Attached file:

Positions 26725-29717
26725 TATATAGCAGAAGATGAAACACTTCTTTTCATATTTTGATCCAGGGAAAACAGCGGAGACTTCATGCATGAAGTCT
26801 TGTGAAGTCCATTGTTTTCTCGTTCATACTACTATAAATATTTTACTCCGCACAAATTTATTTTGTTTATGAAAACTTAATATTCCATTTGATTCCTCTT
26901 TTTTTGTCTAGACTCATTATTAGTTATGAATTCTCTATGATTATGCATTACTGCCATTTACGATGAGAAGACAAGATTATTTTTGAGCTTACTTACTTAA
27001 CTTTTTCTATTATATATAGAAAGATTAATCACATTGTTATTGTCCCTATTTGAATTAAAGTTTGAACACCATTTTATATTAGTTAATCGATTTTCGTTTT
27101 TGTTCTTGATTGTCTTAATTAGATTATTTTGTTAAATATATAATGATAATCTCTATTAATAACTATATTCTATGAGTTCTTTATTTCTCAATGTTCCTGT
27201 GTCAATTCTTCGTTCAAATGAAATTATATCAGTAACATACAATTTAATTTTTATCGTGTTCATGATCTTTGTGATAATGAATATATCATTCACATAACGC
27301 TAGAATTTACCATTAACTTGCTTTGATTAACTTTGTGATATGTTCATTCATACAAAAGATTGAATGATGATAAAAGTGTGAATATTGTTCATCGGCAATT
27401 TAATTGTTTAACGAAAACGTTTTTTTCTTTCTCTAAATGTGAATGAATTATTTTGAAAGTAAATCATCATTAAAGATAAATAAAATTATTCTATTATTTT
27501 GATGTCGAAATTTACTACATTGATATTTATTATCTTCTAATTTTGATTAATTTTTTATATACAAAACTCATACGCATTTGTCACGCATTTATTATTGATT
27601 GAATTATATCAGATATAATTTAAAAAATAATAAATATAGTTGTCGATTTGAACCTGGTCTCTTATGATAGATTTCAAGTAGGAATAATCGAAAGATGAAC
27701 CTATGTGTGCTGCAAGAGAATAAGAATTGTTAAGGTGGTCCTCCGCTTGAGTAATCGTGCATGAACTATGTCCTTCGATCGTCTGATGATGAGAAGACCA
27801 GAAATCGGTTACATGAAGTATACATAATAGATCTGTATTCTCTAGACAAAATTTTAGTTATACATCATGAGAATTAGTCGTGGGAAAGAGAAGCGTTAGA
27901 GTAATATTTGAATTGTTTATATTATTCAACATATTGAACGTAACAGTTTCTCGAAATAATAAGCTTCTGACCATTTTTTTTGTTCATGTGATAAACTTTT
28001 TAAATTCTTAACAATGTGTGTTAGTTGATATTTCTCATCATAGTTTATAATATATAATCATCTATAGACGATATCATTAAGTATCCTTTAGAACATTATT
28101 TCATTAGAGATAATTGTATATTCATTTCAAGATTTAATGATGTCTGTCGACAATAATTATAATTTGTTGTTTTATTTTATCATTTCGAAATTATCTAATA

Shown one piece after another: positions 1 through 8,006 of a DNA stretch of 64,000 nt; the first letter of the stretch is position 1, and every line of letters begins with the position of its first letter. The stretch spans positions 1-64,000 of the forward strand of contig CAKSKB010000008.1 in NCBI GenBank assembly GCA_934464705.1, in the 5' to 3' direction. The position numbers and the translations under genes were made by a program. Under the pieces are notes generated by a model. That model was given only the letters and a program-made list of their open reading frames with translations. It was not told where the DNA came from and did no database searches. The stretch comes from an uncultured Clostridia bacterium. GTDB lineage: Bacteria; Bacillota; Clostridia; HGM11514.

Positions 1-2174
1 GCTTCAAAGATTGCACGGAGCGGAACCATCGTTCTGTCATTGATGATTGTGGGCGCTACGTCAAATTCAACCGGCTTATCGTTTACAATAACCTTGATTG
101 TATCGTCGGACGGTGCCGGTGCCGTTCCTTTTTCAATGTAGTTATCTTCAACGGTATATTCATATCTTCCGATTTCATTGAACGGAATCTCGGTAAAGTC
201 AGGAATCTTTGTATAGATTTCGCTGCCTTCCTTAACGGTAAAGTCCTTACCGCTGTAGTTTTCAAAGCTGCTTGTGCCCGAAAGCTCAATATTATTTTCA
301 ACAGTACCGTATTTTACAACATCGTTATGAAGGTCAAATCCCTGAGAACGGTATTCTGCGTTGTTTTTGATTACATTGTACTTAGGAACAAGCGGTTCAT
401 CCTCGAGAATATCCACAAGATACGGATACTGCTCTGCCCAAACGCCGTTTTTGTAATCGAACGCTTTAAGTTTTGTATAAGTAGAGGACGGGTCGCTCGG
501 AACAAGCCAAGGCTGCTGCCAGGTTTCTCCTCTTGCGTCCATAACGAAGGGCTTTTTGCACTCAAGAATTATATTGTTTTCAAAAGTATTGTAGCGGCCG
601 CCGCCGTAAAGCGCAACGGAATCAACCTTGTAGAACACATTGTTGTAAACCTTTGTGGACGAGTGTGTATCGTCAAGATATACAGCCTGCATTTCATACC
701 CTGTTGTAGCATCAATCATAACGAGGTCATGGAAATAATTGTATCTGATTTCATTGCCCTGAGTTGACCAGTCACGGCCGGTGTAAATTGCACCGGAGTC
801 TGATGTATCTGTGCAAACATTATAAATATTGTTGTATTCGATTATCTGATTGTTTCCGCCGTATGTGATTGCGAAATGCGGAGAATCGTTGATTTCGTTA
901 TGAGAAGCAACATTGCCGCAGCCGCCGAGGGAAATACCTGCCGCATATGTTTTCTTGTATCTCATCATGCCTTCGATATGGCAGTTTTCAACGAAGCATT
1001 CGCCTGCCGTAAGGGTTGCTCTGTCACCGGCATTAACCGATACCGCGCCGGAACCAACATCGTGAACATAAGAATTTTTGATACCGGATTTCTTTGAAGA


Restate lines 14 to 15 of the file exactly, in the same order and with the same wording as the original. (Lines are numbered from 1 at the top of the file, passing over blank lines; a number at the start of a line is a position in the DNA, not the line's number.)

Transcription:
27901 GTAATATTTGAATTGTTTATATTATTCAACATATTGAACGTAACAGTTTCTCGAAATAATAAGCTTCTGACCATTTTTTTTGTTCATGTGATAAACTTTT
28001 TAAATTCTTAACAATGTGTGTTAGTTGATATTTCTCATCATAGTTTATAATATATAATCATCTATAGACGATATCATTAAGTATCCTTTAGAACATTATT